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Vaccines are not making COVID strains like ‘Kraken’ stronger. Here’s how the four shots battle variants

January 9, 2023, 12:29 PM UTC
Medical professional fills a needle with COVID vaccine booster
Scientists have dismissed claims that vaccines are making COVID “stronger.”
Justin Sullivan—Getty Images

Scientists are keen to shut down the idea that vaccines are making COVID strains “stronger” and that those who have had a booster are more susceptible to the disease.

The World Health Organization has confirmed that XBB.1.5—dubbed “Kraken” by biology professor Ryan Gregory—is the most transmissible strain yet.

The Centers for Disease Control and Prevention (CDC) said Friday that the mutation is predicted to make up 28% of cases this week, making it the second most prevalent strain in the U.S., having been responsible for 18% last week.

According to the European Centre for Disease Prevention and Control (ECDC), Kraken is estimated to double the number of people it sickens every nine days, prompting calls for “urgent” development of treatment and vaccines against it.

However, claims that vaccines and boosters are helping the virus get “stronger” have been slammed as “absolute nonsense” by health protection scientists.

The Wall Street Journal published an article posing the question: Are Vaccines Fueling New Covid Variants? given the spread of the virus in highly vaccinated areas such as Northeastern America.

And although XBB.1.5 is immune-evasive to some extent, this is a “normal process of virus evolution” explained Dr. Christopher Chiu of the Imperial Network for Vaccine Research.

No evidence that vaccines have made COVID strains more powerful

Speaking to Fortune, the infectious diseases physician and immunologist added there is no evidence to suggest that vaccines have made COVID strains more powerful or that those who have been jabbed are any more likely to get a severe case of infection.

He was echoed by Roby Bhattacharyya, an assistant professor of medicine at Massachusetts General Hospital, who told Bloomberg a study he led last year showed that vaccination probably didn’t accelerate the initial Omicron wave.

New data last week also showed XBB.1.5 shouldn’t evade prior vaccines and infections any better than a variant already in circulation, as Kraken is slightly less immune evasive than its parent mutation.

Maria Van Kerkhove, technical lead for COVID-19 response at the WHO, added Wednesday that it is unknown if the variant is contributing to a rise in hospitalizations in the Northeast U.S.

Professor Paul Hunter, of the National Institute for Health Research Health Protection Research Unit (HPRU) in Emergency Preparedness, added there is no clear evidence to suggest just how immune-resistant Kraken is.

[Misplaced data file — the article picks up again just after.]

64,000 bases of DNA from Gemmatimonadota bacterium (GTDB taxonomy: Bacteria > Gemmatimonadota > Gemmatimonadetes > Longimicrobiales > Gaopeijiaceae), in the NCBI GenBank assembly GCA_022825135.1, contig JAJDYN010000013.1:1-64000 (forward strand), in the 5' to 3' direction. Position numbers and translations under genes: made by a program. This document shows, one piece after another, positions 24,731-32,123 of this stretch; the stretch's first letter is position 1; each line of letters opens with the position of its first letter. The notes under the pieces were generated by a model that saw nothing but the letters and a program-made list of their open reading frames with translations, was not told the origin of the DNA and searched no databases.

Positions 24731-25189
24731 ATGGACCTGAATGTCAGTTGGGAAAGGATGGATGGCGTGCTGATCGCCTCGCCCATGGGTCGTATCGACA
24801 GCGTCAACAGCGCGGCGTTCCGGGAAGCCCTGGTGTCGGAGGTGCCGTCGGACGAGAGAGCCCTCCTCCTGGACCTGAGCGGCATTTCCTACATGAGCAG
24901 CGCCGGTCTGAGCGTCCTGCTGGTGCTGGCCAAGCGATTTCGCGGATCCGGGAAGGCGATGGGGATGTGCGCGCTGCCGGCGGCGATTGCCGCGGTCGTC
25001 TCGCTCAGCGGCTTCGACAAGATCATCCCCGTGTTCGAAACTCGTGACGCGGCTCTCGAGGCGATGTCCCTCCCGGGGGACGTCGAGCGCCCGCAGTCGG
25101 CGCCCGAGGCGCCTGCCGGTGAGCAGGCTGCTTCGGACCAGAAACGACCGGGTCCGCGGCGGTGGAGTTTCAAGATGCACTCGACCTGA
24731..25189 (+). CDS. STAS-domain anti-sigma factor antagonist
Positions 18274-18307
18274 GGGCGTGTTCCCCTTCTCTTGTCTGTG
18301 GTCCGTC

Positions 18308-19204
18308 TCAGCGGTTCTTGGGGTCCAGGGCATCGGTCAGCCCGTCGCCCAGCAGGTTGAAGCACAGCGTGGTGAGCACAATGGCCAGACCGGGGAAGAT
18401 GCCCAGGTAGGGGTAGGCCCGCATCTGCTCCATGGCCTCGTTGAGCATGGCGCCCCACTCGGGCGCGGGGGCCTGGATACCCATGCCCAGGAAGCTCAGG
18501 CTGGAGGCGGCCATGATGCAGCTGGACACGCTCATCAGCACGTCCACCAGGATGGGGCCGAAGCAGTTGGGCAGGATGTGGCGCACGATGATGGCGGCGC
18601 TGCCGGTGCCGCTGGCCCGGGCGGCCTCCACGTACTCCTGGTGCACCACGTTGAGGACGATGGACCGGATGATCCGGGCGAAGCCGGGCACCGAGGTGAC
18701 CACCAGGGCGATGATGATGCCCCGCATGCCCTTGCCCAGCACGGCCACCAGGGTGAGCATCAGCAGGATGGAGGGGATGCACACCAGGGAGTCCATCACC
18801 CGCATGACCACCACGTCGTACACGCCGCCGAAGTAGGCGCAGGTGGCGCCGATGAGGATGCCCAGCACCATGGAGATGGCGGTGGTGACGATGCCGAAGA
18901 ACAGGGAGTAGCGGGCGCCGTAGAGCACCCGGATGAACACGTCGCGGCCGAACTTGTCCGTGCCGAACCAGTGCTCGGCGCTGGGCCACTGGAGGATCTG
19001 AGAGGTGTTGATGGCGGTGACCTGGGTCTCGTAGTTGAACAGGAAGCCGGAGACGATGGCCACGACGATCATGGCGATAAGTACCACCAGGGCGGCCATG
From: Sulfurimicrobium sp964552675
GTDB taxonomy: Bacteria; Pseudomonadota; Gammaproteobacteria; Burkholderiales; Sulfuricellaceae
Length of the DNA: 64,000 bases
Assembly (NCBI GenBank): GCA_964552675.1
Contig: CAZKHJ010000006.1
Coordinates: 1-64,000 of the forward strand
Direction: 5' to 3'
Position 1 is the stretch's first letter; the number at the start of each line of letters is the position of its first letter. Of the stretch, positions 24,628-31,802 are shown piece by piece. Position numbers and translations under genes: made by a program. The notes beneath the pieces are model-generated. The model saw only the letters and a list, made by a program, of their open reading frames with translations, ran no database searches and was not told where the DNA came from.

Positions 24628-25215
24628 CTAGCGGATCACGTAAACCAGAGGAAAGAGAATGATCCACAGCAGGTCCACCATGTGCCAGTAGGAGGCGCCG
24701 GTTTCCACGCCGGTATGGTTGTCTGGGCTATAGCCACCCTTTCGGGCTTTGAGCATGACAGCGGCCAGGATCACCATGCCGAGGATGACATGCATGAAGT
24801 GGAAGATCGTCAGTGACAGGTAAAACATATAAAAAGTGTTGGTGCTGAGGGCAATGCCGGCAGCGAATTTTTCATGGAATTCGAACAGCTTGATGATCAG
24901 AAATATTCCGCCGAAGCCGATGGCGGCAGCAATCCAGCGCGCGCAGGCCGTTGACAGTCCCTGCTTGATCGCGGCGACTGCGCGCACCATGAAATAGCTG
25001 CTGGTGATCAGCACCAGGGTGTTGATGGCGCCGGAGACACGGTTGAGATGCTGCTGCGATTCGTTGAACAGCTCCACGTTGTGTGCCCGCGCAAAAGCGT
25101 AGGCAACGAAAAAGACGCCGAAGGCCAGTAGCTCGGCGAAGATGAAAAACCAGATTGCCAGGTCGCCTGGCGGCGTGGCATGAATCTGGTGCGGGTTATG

He highlighted that hybrid immunity—protection for patients arising out of both vaccines and previous infection—was the best defense against systemic or severe infection, leading to hospitalizations and potential deaths.

How current vaccines battle COVID variants

There are currently four main vaccines available to people in the U.S.: Pfizer-BioNTech, Moderna, Novavax, and Johnson & Johnson.


Pfizer’s new bivalent booster is designed to battle both the original SARS CoV-2 virus and the Omicron subvariants BA.4 and BA.5.

Yale Medicine said experts are still establishing how effective the bivalent jab is against more recent mutations such as Kraken, but signposted that a clinical trial in November 2022 by Pfizer showed that levels of neutralizing antibodies in the bivalent booster were around four times higher in people 55 and older than in people of similar ages who got a monovalent booster.


In November, Moderna said its updated COVID-19 booster generated “significantly higher” neutralizing antibodies against the Omicron BA.4/BA.5 subvariants than its earlier shot, with all participants having a 15-fold increase in Omicron BA.4/BA.5 antibody levels from pre-booster levels.


WHO confirmed a Phase III study conducted in the U.S. and Mexico during a period in which multiple variants (Alpha, Beta, and Delta) were in circulation found the Novavax vaccine efficacy against mild, moderate, or severe COVID-19 was 90%.

The company is also developing a COVID-19-Influenza Combination (CIC), with CEO Stanley C. Erck saying, “We believe that like influenza, COVID-19 will also be seasonal moving forward, and that there is room in the market for new alternatives to provide better protection against the impact of influenza, particularly in older adults, and to explore the potential to combine this with protection from COVID.”

Johnson & Johnson

In 2021 data from the Sisonke 2 study confirm that the Johnson & Johnson COVID-19 booster shot provides 85% effectiveness against hospitalization in areas where the Omicron variant was dominant.

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